The power-ups are actually very cool. The tesla mine fires lightning bolts at any nearby enemies and is a good weapon for keeping monsters busy or protecting power-ups and weapons in deathmatch. The defender sphere is the only sphere available in the single-player game and provides protection from damage and also helps out by firing little blaster bolts at enemies. In deathmatch, two other spheres become available, the vengeance sphere and hunter sphere, both of which punish enemy players that hurt or kill you by firing off rockets at the perpetrators. Another deathmatch-only power-up is the doppleganger, which creates a double of you that you can use as a decoy. Those who played Duke Nukem 3D will know how useful this power-up can be.
The two best features of this level pack are the improved monsters and enhanced AI. The new monsters are the turret and the stalker, both of which are nasty beasts. The turrets are positioned on the ceilings and can fire down lasers or rockets at you. Their high perch makes them tough to spot, and their constant presence throughout the game will teach you to circle-strafe up. The stalker is a tough monster (it can take two point-blank rocket blasts) that can dodge your fire by jumping up onto the ceiling. It can spit lasers at you or slash you with a melee attack. Thankfully, they are solitary monsters.
The enhanced Quake II enemies are the medic commander and the daedalus. The medic commander can revive fallen monsters or attack with a hyperblaster. And unlike in the original Quake II, where the medic often neglected fallen comrades, the medic commander will revive anything within range that has not been gibbed. The daedalus isn't too tough to fight, although it sports twin blasters and a power shield. All monsters, though, have better AI. Now monsters will attempt to follow you throughout a level, something they were supposed to do in Quake II but never did. Admittedly, I never let a monster live long enough to track me across an entire level, but I could see them navigating obstacles to come after me. They even jumped down cliffs or elevators after me, following me through doors and lifts. Monsters will also pin you down when you hide behind boxes or walls, firing at your last known location. So don't think you can just leave a room and then run back in expecting the monsters to be idle again. Odds are when you run back in, you'll be walking into a hail of bullets. This doesn't happen all the time, but enough to make you realize that these monsters are smarter than they were in Quake II.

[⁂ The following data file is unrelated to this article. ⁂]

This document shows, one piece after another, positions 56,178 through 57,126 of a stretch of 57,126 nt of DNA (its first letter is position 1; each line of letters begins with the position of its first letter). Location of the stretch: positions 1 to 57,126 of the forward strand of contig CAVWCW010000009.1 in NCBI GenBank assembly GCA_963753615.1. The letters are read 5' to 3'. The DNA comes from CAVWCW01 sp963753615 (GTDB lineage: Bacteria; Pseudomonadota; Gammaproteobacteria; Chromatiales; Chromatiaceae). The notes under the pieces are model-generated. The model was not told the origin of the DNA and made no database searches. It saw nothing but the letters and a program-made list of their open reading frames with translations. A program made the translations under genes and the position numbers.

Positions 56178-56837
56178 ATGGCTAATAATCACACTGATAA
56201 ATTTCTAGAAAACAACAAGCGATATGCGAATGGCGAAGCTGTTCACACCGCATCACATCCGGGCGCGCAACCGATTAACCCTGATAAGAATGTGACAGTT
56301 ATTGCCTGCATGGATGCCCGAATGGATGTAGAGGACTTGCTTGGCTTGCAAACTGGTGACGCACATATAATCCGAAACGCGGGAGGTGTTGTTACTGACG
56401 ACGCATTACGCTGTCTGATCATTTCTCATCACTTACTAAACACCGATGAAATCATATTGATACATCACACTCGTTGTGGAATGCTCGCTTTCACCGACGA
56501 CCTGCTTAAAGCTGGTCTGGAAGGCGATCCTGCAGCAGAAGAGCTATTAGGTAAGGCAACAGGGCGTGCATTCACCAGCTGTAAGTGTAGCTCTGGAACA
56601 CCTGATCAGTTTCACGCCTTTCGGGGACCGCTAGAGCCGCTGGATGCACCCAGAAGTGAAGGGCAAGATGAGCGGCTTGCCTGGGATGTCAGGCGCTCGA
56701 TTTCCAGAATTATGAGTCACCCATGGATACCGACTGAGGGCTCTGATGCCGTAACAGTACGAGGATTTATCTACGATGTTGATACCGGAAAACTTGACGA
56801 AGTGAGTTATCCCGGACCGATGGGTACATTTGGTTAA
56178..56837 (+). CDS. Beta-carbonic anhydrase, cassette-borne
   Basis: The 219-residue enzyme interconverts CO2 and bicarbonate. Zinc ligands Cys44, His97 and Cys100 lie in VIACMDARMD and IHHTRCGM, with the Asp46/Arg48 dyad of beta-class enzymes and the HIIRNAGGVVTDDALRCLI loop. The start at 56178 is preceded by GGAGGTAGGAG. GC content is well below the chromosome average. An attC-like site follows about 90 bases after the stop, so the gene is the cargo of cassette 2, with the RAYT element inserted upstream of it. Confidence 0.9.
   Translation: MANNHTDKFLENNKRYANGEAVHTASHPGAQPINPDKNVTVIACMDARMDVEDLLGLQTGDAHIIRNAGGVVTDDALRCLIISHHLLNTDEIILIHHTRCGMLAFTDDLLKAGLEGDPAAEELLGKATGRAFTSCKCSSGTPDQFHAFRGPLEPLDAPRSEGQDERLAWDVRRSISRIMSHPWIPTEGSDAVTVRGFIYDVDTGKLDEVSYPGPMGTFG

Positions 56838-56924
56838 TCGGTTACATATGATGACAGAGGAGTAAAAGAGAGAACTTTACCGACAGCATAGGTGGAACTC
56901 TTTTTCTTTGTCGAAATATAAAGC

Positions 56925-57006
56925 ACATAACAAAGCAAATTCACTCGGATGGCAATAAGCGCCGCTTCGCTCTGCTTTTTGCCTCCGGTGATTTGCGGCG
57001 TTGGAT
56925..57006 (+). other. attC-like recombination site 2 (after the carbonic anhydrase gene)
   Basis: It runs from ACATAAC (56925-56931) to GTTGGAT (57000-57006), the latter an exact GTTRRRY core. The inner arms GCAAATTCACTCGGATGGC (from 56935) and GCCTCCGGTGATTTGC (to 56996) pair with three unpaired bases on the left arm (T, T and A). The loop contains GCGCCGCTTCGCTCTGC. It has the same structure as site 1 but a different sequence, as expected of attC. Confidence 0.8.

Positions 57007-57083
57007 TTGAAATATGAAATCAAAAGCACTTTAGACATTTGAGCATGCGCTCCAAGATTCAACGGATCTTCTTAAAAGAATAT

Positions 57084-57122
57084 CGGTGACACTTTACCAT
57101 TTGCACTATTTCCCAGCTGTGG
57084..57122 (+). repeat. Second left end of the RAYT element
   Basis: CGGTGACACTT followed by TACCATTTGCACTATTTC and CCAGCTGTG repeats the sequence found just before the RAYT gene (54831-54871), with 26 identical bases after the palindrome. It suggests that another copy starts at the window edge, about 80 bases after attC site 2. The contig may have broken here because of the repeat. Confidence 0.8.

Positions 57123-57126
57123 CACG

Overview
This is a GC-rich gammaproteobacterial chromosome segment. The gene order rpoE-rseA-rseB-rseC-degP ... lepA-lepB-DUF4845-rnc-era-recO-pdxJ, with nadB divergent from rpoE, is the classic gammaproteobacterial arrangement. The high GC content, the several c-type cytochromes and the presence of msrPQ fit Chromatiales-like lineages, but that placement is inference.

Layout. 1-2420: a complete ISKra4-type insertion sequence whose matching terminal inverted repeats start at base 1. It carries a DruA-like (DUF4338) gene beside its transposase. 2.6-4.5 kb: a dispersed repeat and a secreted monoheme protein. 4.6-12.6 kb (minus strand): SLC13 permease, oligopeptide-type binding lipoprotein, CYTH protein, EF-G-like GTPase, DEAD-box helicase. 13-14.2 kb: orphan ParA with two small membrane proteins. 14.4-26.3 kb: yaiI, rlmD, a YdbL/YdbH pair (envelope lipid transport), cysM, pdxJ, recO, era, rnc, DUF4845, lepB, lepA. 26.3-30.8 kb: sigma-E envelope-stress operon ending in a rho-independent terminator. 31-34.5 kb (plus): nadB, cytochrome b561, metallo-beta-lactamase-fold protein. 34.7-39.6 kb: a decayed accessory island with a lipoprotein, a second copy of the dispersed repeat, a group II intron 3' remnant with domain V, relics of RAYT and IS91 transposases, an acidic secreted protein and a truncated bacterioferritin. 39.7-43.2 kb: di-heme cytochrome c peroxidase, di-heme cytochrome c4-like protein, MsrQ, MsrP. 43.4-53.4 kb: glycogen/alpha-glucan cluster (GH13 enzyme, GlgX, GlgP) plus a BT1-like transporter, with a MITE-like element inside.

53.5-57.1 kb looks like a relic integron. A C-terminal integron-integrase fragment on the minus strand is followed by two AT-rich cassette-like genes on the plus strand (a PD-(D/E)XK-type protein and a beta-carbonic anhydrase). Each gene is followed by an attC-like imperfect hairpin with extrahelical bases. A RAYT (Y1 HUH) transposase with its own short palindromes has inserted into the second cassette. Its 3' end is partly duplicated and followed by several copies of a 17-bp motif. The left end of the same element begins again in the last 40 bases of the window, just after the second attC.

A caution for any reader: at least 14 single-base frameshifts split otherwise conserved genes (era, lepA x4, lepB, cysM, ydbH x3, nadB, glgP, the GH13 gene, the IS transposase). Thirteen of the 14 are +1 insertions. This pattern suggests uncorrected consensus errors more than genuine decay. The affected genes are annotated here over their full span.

Quake II is a year old, but the new weapons and power-ups make the game interesting again. The two boss monsters are also very nice (I won't ruin them for you), as are the new monsters and enhanced AI. I don't think the single-player experience will be that compelling once Half-Life and Sin release next month, but in the meantime, you could do worse than play Ground Zero, especially with its numerous new multiplayer maps. Rogue did a good job on the mission pack, and as long as you action fans realize that this is just an expansion pack, and not a new game, you won't be disappointed.